We're counting down the days to the official Sooperthemes Drupal 8 Release! Count with us as we will be writing a Drupal 8 related blog post every day for the next 8 days.
Drupal 8 web forms and drag and drop forms video tutorial
This tutorial is aimed at people who just need a contact form or some other kind of user input form. We'll cover deciding between the core contact module and the popular webform module. We won't cover using the Drupal API to program complex forms that integrate with external applications.
Drupal 8 Core Contact Module
Whereas the Drupal 7 core contact module was not very useful due to a total lack of flexibility, the Drupal 8 version is much nicer. It's nicer because you can add fields to it. You're no longer limited to just the name, email, subject and message fields that were baked into the Drupal 7 version.
Not only does the new contact form allow for custom text fields, it even supports file uploads, entity references, date fields, and other Field API fields.This simple yet powerful form builder module is not limited to just contact forms; you can use it to create questionnaires, gather user feedback, etc.
Drupal 8 Contact module customized form
Better Together: Contact Module + Contact Storage Module
One major inconvenience of the Contact module is that is doesn't store any messages that are sent. Your only option is to send the message via email and afterwards there is no copy of the message in your Drupal site. The contact storage module will store your messages as entities. It lets you administer the messages and provides integration with the views module. Since the messages are stored as Drupal entities you also gain interoperability with other modules in the Drupal ecosystem. This will allow you to do even more, for example exporting messages as CSV, searching messages, and pushing messages to your CRM.
Drupal's popular webform module is a massive framework that offers a ton of extra options that the contact module doesn't have. You should choose the webform module if these extra features are useful to you and you're prepared to learn the ropes around a more complex user interface. The webform module can be intimidating at first because there are so many elements and settings... but once you're familiar with the interface you can configure and design very powerful forms fairly easily.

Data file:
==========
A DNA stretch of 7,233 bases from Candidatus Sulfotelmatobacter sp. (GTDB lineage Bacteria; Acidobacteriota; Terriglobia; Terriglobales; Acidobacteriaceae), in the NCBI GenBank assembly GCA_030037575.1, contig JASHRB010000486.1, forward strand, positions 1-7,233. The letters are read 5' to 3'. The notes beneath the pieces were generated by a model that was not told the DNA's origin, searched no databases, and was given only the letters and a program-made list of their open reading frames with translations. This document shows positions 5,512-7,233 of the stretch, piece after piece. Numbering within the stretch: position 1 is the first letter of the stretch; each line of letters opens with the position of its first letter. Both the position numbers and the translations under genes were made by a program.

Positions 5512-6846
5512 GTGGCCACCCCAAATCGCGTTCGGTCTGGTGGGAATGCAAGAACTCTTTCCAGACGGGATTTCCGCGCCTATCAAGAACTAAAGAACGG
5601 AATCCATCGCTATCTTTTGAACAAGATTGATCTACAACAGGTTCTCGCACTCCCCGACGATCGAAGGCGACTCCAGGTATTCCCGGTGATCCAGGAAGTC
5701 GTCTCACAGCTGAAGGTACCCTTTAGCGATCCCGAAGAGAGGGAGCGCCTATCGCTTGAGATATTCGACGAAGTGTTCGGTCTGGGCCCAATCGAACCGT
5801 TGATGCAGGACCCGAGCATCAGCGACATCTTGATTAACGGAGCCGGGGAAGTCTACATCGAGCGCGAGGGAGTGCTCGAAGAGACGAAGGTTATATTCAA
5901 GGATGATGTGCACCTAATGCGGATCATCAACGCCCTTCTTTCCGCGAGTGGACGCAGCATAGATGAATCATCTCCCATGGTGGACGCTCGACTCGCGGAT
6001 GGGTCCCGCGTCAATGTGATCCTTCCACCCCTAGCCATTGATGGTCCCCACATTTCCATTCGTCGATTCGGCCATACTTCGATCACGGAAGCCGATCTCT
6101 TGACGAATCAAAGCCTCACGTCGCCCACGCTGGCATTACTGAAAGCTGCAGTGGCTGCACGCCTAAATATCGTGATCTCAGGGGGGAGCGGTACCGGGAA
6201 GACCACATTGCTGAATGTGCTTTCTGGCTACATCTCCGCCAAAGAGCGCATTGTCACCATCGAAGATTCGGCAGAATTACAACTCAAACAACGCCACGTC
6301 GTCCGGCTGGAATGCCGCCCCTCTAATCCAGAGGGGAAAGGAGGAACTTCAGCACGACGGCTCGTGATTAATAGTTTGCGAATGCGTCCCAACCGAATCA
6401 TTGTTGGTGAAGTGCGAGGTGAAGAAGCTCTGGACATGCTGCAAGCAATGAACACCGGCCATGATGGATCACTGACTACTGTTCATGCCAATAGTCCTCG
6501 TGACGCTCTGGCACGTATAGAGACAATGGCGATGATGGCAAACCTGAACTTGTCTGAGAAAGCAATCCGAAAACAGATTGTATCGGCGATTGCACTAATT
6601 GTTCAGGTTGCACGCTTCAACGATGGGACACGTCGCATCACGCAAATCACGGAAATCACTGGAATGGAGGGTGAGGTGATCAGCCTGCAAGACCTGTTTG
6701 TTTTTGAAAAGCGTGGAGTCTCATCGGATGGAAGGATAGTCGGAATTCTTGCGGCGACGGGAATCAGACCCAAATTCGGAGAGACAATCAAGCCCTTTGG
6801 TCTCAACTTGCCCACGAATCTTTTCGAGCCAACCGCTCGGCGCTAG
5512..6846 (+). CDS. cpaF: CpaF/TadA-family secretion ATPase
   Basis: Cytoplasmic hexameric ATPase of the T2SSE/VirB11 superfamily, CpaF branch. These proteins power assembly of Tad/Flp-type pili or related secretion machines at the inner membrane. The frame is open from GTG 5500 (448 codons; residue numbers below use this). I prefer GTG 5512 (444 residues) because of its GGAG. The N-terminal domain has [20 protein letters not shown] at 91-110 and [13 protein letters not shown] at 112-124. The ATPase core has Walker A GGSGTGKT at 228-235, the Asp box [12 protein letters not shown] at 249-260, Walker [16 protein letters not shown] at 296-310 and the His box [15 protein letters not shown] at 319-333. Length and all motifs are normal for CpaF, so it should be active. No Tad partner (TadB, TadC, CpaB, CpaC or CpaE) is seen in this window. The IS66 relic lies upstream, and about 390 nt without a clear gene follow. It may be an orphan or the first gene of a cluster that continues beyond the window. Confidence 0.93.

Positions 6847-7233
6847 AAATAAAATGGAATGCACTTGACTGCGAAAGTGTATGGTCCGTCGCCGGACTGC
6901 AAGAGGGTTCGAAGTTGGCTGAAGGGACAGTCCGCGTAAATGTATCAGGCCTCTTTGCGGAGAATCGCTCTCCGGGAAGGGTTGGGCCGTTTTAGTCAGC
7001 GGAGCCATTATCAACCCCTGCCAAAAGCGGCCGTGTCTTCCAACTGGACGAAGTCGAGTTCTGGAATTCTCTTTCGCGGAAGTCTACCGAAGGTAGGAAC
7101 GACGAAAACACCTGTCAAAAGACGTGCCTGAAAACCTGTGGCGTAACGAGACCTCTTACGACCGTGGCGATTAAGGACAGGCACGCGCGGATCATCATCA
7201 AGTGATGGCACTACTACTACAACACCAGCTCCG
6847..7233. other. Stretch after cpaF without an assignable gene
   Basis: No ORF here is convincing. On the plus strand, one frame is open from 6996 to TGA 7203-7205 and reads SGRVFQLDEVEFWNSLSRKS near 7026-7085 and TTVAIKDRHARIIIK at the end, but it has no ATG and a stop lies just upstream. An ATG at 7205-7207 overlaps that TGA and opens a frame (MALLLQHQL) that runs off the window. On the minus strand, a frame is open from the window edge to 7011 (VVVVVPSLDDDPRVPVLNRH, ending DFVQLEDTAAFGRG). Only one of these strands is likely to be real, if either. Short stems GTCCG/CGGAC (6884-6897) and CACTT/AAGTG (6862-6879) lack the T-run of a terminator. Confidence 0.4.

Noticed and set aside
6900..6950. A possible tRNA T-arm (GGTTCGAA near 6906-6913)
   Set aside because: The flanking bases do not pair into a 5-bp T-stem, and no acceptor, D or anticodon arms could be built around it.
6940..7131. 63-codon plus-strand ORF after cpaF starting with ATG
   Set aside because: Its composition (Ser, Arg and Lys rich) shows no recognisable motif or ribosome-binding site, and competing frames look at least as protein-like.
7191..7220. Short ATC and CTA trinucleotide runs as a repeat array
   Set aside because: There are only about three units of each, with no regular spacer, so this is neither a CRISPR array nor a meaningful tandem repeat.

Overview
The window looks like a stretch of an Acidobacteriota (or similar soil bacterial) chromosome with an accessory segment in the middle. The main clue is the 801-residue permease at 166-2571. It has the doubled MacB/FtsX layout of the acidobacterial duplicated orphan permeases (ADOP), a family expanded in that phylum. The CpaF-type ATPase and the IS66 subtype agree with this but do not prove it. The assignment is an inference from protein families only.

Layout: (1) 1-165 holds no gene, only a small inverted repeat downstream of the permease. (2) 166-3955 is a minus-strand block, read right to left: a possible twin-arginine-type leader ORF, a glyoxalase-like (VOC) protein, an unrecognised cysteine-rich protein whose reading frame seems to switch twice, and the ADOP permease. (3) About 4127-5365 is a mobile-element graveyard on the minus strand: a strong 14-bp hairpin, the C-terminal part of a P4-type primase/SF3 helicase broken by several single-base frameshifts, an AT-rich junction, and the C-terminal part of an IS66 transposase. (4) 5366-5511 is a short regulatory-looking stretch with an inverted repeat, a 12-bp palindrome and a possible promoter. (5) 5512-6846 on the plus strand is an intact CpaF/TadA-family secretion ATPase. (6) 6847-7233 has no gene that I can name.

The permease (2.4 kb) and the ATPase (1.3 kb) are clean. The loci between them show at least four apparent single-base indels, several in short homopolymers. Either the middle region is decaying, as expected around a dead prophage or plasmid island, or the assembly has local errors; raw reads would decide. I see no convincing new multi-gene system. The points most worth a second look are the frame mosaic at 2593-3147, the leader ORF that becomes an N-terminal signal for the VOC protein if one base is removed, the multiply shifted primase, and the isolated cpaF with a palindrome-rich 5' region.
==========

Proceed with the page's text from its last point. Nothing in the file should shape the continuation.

To see what the webform module offers it's really better for me to show than tell. Check out the youtube video above where I show you the interface of the webform module.
Drupal 8 Webform module form using the flexbox layout option
Contact Module vs Webform Module
Personally I choose the webform module for anything that is more complicated than just the standard contact form with a subject and message field. The contact module is powerful and extendable, but the webform module gives you everything you need in one place. It's a purpose-built single-purpose application within Drupal and once you get familiar with it it's really very powerful.
It also lets met build multi-column form layouts, a feature that I use often.
A feature-base comparison of Contact and Module based on features that I think are important:
- Multi-column layouts
- Control labels and placeholders
- Control Submit Button Text
- Route email with form options
- Search in submissions
- Export submissions
- ✔ (can't remove Preview)
- ✔ (needs additional modules)
- ✔ (needs additional modules)
Placing Drupal 8 Forms With Our Visual Page Builder
We believe interoperability with the Drupal ecosystem is important for Glazed Builder. This is why we don't include a proprietary form builder in Glazed Builder and instead encourage you to create forms with Drupal's webform module. Currently Glazed Builder let's you place blocks created with the webform module anywhere in your drag and drop page. The contact module doesn't provide blocks that we can drag and drop natively, but you can install the contact_block module to fix that.